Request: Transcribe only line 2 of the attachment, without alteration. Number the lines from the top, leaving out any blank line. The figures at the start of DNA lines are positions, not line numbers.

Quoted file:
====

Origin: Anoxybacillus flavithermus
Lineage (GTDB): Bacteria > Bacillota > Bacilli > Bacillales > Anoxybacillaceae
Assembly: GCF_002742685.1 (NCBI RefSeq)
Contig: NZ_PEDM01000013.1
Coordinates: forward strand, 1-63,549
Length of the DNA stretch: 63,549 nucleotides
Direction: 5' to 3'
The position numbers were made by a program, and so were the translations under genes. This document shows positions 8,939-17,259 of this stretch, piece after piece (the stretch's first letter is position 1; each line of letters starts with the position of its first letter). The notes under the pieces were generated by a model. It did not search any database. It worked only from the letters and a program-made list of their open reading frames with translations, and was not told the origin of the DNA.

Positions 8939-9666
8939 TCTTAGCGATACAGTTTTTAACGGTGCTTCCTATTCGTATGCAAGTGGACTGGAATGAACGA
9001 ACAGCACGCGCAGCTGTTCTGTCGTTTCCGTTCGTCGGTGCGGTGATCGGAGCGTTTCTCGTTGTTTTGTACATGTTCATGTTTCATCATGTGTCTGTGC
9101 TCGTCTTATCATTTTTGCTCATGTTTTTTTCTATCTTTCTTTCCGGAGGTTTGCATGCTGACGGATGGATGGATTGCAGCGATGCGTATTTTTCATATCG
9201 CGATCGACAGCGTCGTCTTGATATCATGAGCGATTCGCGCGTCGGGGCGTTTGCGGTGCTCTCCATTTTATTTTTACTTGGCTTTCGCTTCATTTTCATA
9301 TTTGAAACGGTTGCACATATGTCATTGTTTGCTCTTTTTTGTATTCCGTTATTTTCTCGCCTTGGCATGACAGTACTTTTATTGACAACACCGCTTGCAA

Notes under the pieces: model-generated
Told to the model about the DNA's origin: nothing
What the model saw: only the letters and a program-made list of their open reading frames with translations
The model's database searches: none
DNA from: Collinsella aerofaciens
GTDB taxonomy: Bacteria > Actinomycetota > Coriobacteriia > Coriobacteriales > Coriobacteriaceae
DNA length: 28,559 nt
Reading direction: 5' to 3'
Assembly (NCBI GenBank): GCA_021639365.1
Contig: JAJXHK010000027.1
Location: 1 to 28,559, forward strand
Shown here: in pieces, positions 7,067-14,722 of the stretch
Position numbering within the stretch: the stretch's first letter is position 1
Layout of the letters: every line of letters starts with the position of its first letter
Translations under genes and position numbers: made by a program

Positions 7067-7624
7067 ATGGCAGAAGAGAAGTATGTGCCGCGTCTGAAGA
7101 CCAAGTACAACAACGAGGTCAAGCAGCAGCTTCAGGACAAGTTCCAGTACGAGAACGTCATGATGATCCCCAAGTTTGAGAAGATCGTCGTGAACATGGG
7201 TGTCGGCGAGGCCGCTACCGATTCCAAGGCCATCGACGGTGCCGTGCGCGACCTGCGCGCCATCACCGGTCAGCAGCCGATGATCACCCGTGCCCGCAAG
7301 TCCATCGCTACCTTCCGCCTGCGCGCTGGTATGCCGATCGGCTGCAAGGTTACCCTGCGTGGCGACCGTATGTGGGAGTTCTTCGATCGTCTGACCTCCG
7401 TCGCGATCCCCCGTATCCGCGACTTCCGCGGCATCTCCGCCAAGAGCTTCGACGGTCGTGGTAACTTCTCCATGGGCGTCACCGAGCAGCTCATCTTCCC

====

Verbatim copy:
Lineage (GTDB): Bacteria > Bacillota > Bacilli > Bacillales > Anoxybacillaceae